Systems thinking works by applying the concept of a system to a problem. By assuming that any problem is a system, we can assume that it has all the properties of a system.
A system is a construct that describes some aspect of the physical world that has been created or occurs naturally. It describes an aggregation of interacting components arranged in a particular way.
Systems respond to events, and behind each event is a pattern of behaviour. System behaviour is a consequence of its architecture. A system architecture is defined by its parts, and how they are arranged and connected.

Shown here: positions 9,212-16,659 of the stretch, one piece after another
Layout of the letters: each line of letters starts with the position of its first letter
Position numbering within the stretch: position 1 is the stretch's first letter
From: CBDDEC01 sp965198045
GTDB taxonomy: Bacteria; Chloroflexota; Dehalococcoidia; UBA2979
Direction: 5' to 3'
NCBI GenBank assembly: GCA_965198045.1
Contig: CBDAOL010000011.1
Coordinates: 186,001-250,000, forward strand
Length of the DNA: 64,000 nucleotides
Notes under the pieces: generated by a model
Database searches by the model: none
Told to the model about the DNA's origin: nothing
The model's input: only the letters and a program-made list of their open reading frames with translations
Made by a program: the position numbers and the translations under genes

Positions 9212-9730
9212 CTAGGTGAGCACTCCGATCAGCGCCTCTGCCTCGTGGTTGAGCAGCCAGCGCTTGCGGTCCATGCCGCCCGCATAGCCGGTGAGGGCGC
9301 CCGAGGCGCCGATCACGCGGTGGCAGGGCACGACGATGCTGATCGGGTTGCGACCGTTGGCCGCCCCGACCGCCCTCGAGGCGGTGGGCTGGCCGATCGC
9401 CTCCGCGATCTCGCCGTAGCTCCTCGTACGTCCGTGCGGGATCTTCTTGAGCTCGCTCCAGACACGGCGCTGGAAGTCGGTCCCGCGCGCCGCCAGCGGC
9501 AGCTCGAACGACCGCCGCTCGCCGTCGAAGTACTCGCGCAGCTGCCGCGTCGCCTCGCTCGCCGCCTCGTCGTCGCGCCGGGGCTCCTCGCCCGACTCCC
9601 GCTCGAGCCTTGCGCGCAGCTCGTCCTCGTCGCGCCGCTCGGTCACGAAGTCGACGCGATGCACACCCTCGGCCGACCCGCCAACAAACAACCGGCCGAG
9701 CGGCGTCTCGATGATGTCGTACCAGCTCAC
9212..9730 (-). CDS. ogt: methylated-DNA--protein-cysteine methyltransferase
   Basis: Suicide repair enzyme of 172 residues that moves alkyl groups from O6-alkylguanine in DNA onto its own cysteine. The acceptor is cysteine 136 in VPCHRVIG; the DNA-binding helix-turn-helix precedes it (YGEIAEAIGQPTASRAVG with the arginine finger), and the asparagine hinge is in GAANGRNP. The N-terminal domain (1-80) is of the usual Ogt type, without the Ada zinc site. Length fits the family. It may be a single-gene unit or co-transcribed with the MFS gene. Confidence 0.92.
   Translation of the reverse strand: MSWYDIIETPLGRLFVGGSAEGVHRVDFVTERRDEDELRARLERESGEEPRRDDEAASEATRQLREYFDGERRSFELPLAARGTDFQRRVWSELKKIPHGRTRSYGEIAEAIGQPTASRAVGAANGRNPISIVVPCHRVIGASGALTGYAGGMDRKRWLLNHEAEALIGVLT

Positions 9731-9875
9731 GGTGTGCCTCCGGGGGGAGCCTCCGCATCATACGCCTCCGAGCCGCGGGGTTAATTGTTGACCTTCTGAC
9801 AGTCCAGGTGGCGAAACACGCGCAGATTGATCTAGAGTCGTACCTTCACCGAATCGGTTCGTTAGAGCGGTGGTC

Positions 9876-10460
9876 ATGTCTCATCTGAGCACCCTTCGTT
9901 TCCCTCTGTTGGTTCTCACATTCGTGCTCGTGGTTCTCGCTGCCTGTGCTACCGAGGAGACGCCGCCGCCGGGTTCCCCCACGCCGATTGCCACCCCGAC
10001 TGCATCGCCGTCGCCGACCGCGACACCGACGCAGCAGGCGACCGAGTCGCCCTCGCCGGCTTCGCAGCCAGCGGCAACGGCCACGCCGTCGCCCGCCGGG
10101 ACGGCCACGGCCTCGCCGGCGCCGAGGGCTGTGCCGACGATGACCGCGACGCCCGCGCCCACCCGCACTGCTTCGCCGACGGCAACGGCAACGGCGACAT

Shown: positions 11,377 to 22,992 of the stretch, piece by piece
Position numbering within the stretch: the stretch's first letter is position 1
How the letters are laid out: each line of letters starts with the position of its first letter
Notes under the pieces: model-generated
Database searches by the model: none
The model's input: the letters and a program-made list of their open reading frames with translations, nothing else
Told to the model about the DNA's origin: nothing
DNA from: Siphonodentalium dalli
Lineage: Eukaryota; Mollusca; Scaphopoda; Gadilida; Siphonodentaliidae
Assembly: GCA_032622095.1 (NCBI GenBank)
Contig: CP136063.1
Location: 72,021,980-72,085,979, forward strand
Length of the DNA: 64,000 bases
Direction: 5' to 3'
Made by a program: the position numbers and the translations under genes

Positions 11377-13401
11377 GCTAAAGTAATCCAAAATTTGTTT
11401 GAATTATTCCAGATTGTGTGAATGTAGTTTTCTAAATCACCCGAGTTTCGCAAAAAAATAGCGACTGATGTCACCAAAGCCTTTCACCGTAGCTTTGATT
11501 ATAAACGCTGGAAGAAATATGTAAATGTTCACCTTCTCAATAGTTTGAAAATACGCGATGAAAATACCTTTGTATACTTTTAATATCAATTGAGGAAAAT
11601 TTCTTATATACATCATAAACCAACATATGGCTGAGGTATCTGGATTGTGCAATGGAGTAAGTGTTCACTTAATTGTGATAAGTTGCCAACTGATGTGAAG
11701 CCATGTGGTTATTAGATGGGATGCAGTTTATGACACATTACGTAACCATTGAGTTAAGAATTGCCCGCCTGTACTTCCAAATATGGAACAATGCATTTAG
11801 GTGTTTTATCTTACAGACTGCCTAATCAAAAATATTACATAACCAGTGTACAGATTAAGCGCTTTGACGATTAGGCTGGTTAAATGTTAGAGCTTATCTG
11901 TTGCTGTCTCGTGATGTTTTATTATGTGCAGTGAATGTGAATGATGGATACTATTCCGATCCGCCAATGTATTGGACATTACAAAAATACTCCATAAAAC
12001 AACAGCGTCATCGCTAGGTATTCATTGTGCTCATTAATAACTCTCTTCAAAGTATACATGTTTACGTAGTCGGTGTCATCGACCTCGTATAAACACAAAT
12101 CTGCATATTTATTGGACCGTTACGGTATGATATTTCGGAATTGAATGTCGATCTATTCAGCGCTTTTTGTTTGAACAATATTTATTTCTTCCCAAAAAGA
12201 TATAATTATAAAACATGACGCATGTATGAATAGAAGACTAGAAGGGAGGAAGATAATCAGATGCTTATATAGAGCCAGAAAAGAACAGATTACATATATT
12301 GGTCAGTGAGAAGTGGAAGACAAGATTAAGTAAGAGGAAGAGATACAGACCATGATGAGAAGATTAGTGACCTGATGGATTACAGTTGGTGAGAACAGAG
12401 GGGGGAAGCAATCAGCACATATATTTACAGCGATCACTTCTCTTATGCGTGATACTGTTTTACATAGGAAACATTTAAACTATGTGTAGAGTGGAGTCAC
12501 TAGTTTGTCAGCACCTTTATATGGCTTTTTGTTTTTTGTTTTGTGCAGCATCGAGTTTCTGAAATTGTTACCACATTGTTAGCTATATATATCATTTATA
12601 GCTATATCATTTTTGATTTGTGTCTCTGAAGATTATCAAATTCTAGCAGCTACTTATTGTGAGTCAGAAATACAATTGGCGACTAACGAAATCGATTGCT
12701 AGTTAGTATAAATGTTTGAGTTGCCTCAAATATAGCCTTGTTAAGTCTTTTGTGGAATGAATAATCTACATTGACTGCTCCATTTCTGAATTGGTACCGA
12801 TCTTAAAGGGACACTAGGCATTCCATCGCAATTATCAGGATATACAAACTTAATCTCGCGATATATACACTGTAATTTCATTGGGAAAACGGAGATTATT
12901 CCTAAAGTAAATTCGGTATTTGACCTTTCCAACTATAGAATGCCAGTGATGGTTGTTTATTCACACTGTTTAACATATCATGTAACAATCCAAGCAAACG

Rather than instinctively reacting to events, systems thinking encourages us to observe events, and discover patterns of behaviour caused by the underlying architecture. Once we understand the underlying system architecture we can start to make predictions about future behaviour and decide what can be done.